New Academy Museum of Motion Pictures highlights diversity in film industry

The museum is dedicated to preserving Tinseltown’s film history, but it also focuses on inclusivity and diversity in the film industry. (Photo by Amanda Day/Cronkite News)

Classic movie posters at the Academy Museum of Motion Pictures. (Photo by Amanda Day/Cronkite News)

LOS ANGELES – Almost a century in the making, the Academy Museum of Motion Pictures has opened the doors to its glittering 300,000-square-foot home in Mid City.

“Since 1929, when the first academy board and its president, Douglas Fairbanks, dreamt of a museum devoted to motion pictures, our governors through the decades have sought to realize that dream,” said David Rubin, president of the Academy of Motion Picture Arts and Sciences.

The museum is dedicated to preserving Tinseltown’s film history, with exhibits featuring such memorabilia as a pair of Dorothy’s ruby slippers from “The Wizard of Oz.” But it also focuses on inclusivity and diversity in the film industry.

Since 1929, the academy’s annual Oscar awards have been considered film’s highest honor, but in recent years, they have been criticized for their domination by white actors, directors, screenwriters and other artists.

CEO Dawn Hudson said the museum focuses on the “truth and reconciliation about our past.”

“We address all of those moments we’re not proud of and moments we are proud of within the Oscars and within the industry itself here in the museum,” Hudson said.

The Academy is trying to incorporate programs that include women and people of color, said Jacqueline Stewart, chief artistic and programming officer for the museum, adding that one room includes a gallery honoring Spike Lee, who directed “Do the Right Thing,” “Malcom X” and “BlacKkKlansman.”

“He’s a filmmaker who’s always taking up questions of race,” Stewart said. “He’s also mentored so many other artists of color, like Ruth E. Carter, the costume designer, Robi Reed the casting director, and so he (Lee) has been the instrument of diversifying the filmmaking for a long time.”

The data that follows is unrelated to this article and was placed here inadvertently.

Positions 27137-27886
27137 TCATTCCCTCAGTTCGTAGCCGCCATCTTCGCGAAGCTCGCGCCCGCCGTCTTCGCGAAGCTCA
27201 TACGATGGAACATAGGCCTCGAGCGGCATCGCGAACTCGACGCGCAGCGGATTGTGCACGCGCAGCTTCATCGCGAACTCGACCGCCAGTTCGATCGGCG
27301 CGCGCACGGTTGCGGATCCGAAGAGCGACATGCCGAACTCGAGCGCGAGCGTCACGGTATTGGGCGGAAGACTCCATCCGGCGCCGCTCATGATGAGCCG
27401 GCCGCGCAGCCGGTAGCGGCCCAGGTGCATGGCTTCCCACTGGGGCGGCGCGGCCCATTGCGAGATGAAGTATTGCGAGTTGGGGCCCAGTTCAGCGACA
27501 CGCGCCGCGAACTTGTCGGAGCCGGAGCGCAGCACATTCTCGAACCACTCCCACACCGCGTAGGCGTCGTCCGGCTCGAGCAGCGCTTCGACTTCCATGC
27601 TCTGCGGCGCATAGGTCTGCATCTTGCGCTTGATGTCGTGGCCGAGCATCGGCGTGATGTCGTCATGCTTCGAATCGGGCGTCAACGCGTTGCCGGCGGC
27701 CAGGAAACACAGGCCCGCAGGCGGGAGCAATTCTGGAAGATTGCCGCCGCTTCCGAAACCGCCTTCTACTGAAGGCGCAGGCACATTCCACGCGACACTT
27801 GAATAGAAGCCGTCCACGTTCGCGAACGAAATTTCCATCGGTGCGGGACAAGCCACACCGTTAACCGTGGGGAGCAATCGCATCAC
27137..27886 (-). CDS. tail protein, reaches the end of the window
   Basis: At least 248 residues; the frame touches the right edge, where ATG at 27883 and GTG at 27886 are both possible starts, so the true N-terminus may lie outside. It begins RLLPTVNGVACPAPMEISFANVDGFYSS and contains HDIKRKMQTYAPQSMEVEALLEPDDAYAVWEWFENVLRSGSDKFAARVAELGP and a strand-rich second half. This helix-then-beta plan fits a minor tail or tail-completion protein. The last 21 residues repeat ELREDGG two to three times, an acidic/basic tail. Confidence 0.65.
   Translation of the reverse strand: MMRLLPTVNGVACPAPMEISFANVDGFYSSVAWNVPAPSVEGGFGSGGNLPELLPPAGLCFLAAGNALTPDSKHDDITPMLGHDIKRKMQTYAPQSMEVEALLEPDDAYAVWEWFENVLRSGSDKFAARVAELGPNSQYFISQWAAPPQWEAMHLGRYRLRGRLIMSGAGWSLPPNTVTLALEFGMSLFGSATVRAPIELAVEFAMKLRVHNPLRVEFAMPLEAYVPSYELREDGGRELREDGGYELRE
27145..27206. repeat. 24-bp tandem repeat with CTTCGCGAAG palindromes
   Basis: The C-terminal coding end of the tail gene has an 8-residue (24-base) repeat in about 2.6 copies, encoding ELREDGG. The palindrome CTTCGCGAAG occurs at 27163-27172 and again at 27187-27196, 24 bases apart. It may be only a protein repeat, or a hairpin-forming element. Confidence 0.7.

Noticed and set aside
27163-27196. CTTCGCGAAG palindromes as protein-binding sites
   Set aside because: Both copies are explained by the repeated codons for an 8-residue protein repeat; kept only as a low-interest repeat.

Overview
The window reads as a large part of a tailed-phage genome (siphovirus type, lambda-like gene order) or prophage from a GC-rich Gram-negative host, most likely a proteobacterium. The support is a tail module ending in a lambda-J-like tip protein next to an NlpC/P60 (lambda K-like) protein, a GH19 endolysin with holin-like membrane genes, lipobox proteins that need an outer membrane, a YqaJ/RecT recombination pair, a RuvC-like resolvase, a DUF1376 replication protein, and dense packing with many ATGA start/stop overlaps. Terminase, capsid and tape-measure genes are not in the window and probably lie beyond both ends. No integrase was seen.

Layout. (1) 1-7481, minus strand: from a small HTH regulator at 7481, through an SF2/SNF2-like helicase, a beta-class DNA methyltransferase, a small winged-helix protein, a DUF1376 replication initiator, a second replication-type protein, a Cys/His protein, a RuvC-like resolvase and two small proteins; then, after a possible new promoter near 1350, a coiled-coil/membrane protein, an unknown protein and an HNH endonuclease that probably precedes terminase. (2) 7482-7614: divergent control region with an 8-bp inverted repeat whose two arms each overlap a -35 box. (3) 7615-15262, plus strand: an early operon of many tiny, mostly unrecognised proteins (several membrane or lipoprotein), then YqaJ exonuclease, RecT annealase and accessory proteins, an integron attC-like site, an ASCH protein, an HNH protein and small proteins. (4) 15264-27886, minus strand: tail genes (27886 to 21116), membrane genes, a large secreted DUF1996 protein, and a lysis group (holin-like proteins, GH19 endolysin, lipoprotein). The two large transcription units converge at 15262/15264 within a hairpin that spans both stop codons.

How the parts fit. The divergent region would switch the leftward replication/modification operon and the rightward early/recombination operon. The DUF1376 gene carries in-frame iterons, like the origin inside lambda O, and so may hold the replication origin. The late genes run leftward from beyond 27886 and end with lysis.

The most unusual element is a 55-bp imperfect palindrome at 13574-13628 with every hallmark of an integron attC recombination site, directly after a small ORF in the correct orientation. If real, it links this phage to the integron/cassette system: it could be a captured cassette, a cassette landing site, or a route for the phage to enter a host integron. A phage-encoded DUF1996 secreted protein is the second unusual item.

Stewart said there will be several opportunities to have conversations about ensuring a diverse film community. “Regeneration: Black Cinema 1898-1971,” set to open in 2022, will look at the history of African American filmmaking and feature directors, writers and performers, Stewart said.

Miky Lee, the vice-chair of the Academy Museum Board of Trustees, said she’s proud of the international films and filmmakers the museum highlights.

“I remember very clearly how I felt when “Parasite” won the Academy Award for best motion picture and director Bong spoke about how an entire world can open up when you watch a movie from another country,” Lee said. “Now the Academy Museum is giving the public an unprecedented opportunity to connect at any time with the experiences of people everywhere as seen through their films.”

Stewart said visitors can watch films in the 1,000-seat David Geffen Theater and 288-seat Ted Mann Theater, adding that the museum is pursuing a film program that’s as diverse as its galleries.

“We’re going to be hosting all kinds of retrospectives including a look at the films of Haile Germia, an Ethiopian American filmmaker,” Stewart said. The museum also will screen the films of Jane Campion, who won an Oscar for her screenplay for “The Piano” in 1994.

Tickets can be purchased online here. General admission is $25 for adults, $19 for seniors 62 and older, $15 for college students, free for age 17 or younger.

(Video by Amanda Day/Cronkite News)
Amanda Day(she/her)
News Reporter, Los Angeles

Amanda Day expects to graduate in December 2021 with a degree in journalism and a minor in theater. Day, who has interned at KTAR and KJZZ, is working in the LA Bureau.

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